One of the unfortunate effects of the dissolution of redevelopment agencies in 2012 was the loss of local agencies to purchase and redevelop properties for housing. Yet there are vestiges of the agencies still left and there is still opportunity.
Case in point today is the plan South San Francisco officials have outlined to provide affordable housing on a 6-acre site next to where a new Civic Center is being proposed. The property was purchased by the city from the San Francisco Public Utilities Commission and is ripe for redevelopment since its location near the Chestnut Avenue and El Camino Real intersection is near BART. Transit-oriented development has been a key phrase for new construction in recent years but its need has become more pronounced because of the rapidly rising cost of living for many.
By parlaying a publicly-owned site into housing, there is an opportunity to deliver, in this particular case, hundreds of new units at below-market rates. While another way of phrasing BMR is affordable housing, or even subsidized housing, with rents for the average two-bedroom apartment going for $3,400 a month and the median home price is $1.25 million, such housing is key to ensuring this area remains economically and culturally diverse. Such diversity will help those with incomes that would be considered high in other areas of the nation but who struggle to remain here. That includes those in the service sector, utilities, public sector and really anyone who is not working for a technology or biotechnology company.
While some might be concerned by the traffic such a development might bring, think of the alternative — an increase in people traveling from more affordable areas and clogging our highways to do so. Being next to BART also helps for this particular project.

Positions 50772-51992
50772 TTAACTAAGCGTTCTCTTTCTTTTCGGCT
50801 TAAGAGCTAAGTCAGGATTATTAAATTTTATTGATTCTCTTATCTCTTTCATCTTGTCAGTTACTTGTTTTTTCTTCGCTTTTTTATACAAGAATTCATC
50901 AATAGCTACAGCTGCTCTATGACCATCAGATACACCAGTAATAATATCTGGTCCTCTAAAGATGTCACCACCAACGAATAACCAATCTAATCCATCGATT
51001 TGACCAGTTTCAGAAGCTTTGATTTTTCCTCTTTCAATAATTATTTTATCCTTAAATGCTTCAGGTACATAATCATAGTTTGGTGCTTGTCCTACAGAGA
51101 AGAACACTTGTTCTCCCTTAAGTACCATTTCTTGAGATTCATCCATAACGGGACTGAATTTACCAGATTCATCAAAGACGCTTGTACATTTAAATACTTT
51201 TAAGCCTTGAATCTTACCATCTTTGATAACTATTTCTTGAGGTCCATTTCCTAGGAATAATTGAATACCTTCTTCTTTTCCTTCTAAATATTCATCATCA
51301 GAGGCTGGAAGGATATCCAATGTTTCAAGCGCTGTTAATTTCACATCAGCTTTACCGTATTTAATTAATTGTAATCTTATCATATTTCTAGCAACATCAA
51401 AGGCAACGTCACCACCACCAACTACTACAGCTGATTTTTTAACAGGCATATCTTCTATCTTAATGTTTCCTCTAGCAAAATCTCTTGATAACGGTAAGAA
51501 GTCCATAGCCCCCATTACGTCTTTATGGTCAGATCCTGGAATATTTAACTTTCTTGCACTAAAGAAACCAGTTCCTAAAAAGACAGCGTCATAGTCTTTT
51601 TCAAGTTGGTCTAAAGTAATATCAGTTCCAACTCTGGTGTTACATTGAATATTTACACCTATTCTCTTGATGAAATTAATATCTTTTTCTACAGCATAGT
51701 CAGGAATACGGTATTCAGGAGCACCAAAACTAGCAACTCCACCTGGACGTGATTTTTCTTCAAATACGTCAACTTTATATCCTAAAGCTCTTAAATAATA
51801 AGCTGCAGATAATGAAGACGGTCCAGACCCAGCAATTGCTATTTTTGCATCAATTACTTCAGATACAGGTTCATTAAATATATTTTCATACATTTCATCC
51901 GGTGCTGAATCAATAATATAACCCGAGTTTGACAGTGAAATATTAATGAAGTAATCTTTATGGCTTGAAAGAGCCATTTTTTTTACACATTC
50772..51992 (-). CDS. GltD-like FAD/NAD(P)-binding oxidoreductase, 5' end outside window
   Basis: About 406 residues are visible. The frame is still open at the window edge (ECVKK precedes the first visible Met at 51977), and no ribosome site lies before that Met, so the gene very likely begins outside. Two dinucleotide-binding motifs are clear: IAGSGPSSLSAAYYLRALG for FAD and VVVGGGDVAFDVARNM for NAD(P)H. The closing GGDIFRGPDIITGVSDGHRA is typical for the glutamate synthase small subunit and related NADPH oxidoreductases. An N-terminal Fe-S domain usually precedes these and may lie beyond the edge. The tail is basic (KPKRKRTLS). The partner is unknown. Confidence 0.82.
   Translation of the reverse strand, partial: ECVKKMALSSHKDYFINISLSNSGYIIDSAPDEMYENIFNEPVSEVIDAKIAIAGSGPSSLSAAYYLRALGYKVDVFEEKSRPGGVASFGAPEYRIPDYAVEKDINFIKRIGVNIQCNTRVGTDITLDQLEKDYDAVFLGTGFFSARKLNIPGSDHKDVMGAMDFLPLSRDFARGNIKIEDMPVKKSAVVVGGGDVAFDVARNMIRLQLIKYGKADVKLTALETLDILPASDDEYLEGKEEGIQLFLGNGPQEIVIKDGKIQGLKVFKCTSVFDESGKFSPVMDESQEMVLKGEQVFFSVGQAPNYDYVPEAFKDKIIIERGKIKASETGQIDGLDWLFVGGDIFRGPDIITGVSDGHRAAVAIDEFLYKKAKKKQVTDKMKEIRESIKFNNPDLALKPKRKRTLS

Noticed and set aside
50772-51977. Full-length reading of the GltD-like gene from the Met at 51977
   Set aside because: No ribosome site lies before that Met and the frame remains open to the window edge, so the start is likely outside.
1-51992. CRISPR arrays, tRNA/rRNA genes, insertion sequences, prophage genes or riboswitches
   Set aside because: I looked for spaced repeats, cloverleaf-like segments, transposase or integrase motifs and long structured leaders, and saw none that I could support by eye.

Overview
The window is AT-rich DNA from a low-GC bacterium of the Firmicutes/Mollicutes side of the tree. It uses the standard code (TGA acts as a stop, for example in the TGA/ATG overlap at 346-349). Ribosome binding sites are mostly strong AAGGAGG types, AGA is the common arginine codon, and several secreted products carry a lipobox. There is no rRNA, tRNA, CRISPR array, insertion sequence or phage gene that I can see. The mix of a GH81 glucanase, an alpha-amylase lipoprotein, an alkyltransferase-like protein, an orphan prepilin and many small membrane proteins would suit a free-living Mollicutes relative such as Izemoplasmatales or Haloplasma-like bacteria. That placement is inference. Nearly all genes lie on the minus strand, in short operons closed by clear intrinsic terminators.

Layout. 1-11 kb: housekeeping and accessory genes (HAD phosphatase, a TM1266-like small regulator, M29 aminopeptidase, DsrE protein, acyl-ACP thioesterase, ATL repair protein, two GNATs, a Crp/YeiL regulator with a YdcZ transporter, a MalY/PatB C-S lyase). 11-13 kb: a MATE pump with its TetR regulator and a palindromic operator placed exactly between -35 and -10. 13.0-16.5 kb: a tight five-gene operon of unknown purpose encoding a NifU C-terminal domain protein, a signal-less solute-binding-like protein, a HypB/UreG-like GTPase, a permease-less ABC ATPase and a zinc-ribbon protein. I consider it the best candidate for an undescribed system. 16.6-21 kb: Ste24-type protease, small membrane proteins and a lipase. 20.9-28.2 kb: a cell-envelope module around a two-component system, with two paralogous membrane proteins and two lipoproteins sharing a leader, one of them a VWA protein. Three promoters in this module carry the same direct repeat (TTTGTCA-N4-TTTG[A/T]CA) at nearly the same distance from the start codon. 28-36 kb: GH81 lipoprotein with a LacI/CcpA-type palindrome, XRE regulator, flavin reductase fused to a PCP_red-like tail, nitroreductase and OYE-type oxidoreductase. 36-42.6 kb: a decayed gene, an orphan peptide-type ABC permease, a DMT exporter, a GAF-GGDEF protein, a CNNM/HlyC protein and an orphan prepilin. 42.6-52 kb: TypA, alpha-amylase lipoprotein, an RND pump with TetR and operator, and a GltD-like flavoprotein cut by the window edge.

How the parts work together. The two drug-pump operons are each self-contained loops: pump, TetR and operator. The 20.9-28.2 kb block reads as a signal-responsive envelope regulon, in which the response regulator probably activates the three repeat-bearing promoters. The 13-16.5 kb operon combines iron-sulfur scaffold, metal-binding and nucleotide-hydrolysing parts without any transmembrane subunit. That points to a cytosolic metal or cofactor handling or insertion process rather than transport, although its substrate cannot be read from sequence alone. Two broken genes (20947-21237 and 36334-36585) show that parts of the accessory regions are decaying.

While we do herald this idea, there are other locations in other cities. The city of Belmont is proceeding with 81 units at the city-owned Firehouse Square, with 25 percent of the units at rates affordable to very low- and moderate-income households. The city of San Mateo is exploring housing possibilities for two city-owned sites at Fifth and Railroad avenues that were purchased through its former redevelopment agency. Both are near public transit.
Developing city-controlled properties into affordable housing is a smart decision overall, but particularly important as the cost of living rises. County officials are also grappling with how much Measure K money to set aside for affordable housing and these projects are important reminders that a few million in sales tax revenue can deepen the affordability and provide even more options. Such partnerships are important, along with money for new developments shepherded by nonprofits, purchasing aging buildings to keep tenants in place and even providing rehabilitation loans for property owners struggling to maintain their buildings.
Transit-based, below-market rate housing on city-controlled property makes an abundance of sense in this area and South San Francisco officials should be applauded and encouraged to continue planning for this particular development proposal.